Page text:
Culture

THIS IS WAR

writing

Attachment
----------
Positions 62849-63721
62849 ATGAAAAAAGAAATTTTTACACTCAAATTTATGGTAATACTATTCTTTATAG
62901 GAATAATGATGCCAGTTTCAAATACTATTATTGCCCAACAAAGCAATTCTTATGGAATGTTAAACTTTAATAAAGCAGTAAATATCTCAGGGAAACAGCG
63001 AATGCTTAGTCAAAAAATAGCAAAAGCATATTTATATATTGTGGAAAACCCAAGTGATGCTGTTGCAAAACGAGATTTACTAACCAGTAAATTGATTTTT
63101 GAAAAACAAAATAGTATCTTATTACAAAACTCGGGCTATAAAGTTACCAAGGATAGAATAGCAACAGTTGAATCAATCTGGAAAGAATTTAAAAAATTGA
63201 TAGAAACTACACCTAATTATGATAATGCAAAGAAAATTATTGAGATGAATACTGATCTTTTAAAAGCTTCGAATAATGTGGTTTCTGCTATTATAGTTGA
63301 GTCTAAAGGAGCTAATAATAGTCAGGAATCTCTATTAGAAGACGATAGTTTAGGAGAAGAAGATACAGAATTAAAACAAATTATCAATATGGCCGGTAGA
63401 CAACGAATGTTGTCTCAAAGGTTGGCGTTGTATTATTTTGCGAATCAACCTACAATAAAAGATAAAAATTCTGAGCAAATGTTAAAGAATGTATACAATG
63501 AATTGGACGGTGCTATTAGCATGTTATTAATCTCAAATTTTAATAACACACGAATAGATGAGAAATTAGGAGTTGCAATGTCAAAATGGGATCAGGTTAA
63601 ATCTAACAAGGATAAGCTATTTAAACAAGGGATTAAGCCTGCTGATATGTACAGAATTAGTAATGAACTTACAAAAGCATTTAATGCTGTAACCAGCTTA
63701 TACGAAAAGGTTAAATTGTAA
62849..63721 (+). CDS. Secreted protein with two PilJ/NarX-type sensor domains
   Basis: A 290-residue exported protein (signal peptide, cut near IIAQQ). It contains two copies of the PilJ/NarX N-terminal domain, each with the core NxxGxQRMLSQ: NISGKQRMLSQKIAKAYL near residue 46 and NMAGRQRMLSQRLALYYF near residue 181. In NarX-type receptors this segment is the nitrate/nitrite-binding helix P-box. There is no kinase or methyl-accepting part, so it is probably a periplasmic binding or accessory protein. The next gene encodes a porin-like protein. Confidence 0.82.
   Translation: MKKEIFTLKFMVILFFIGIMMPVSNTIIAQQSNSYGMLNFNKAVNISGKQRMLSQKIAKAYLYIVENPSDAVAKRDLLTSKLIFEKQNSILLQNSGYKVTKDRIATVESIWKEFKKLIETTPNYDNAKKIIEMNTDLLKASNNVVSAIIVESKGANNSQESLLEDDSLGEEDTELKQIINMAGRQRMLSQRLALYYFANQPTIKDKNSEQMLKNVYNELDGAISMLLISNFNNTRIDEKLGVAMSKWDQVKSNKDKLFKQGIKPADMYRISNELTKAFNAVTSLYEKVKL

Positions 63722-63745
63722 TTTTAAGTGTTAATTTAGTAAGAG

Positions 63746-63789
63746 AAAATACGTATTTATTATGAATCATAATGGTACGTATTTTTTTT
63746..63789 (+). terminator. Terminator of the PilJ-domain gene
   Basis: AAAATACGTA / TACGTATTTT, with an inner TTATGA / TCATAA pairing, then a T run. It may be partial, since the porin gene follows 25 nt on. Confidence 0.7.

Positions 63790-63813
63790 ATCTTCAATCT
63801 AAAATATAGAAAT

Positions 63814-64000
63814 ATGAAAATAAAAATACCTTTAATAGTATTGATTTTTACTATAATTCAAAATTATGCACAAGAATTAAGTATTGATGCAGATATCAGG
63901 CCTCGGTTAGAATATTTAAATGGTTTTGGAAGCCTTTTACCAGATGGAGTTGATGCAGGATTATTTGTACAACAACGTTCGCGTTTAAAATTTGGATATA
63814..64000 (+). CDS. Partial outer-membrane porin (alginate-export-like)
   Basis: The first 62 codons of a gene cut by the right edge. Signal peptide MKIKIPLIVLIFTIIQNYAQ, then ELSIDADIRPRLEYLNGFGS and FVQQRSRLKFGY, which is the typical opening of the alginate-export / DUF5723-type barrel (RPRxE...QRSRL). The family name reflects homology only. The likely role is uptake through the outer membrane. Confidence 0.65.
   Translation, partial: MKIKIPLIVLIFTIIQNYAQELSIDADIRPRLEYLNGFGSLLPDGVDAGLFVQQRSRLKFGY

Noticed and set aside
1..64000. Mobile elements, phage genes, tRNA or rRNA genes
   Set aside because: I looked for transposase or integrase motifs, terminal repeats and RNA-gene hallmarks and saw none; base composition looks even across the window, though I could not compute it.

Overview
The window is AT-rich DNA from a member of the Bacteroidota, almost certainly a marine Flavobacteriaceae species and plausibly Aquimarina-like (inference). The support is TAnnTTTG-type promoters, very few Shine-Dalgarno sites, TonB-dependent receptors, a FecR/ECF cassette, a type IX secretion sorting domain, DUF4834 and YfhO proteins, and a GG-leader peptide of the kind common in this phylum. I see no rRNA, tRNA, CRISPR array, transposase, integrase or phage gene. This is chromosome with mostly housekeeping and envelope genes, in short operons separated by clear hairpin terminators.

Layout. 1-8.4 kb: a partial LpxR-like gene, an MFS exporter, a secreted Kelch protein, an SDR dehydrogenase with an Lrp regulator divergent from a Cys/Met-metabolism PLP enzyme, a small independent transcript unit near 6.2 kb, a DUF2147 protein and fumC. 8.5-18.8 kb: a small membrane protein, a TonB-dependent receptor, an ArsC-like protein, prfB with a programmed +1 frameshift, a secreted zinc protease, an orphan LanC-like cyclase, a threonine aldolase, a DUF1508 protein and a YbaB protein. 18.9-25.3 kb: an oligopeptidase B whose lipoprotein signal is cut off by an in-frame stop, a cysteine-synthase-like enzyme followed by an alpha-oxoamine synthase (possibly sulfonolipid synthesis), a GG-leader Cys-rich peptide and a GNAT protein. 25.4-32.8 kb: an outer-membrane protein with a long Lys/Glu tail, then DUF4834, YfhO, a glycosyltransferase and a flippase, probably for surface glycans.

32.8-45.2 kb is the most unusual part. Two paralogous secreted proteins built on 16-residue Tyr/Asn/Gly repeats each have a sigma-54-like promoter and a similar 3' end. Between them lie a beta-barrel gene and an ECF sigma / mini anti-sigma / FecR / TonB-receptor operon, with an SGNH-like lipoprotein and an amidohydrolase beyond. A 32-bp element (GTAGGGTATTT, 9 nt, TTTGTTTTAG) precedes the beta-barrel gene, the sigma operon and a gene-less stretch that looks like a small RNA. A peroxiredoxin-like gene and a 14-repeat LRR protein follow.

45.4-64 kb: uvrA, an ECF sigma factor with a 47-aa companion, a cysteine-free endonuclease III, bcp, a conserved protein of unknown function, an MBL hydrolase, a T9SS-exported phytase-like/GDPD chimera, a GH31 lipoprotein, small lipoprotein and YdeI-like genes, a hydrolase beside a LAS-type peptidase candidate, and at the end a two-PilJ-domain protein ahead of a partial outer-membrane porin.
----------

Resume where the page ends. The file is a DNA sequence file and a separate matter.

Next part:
I miss home. I would rather be anywhere else than here right now, what was I thinking? In my comfortable existence back in Ireland, I had put myself forward for this. It was to be an adventure, a couple of months at most. I took great pleasure in telling my father that I had volunteered. He was proud that his son was so brave, was willing to fight in the name of righteousness. In my warm clothes and well-fed body, I queued up with other smiling, red-cheeked Irishmen. The British uniform that sat behind the desk that day turned my stomach but we would have our own identity. We would be known as the Irish regiments and that was fine by me. I have no allegiance to the crown but I would not have them say that they fought the war as I stood idly by. This was my time to show what I was made of. I smiled as I signed my name on the dotted line. Dublin that day was sun drenched and busy, a festival atmosphere hung, fog like in the air as men like myself chattered loudly, laughed and signed up for our adventure.